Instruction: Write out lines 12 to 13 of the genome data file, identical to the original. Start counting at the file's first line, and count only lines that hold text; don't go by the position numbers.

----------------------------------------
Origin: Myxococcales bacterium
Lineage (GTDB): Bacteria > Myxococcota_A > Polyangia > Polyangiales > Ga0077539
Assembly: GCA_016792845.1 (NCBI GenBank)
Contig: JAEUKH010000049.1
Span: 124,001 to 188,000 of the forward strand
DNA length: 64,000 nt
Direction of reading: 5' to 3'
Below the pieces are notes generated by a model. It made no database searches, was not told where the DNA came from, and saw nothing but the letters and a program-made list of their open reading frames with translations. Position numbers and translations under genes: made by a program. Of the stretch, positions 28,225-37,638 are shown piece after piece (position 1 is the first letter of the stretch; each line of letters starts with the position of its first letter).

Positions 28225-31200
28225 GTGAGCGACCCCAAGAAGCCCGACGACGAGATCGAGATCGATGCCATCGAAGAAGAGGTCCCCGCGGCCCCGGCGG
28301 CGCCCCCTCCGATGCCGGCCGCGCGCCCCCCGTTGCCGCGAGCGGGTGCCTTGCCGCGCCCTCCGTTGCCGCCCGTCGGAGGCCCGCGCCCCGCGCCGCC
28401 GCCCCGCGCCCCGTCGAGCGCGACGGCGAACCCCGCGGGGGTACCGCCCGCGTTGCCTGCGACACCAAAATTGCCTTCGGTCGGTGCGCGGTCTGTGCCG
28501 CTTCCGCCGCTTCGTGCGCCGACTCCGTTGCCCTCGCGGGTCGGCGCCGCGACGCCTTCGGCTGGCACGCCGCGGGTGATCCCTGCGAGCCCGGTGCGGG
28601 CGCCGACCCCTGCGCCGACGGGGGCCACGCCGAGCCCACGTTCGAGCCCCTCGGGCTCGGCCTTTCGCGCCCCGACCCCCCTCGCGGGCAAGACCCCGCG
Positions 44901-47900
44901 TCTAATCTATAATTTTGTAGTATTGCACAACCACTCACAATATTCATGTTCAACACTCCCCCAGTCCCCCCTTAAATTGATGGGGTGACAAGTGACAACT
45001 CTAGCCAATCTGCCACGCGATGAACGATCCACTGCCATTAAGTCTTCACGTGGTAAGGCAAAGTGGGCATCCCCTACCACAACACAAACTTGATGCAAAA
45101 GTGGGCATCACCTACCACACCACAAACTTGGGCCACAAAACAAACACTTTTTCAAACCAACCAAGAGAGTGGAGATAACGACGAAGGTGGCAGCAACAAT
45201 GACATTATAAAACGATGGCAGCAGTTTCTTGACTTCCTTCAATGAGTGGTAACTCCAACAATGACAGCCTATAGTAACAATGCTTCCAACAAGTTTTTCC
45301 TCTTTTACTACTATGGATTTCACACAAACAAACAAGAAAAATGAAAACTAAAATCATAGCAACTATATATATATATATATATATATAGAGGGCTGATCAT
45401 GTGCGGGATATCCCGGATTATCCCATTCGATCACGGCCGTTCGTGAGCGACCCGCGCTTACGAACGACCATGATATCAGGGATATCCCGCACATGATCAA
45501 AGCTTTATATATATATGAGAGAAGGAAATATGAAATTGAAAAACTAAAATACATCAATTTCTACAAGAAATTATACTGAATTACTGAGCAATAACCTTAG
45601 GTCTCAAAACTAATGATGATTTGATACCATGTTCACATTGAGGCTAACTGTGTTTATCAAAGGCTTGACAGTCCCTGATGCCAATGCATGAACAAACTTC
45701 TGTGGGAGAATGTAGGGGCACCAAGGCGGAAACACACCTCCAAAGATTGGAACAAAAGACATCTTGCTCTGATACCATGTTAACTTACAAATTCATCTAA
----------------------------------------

28401 GCCCCGCGCCCCGTCGAGCGCGACGGCGAACCCCGCGGGGGTACCGCCCGCGTTGCCTGCGACACCAAAATTGCCTTCGGTCGGTGCGCGGTCTGTGCCG
28501 CTTCCGCCGCTTCGTGCGCCGACTCCGTTGCCCTCGCGGGTCGGCGCCGCGACGCCTTCGGCTGGCACGCCGCGGGTGATCCCTGCGAGCCCGGTGCGGG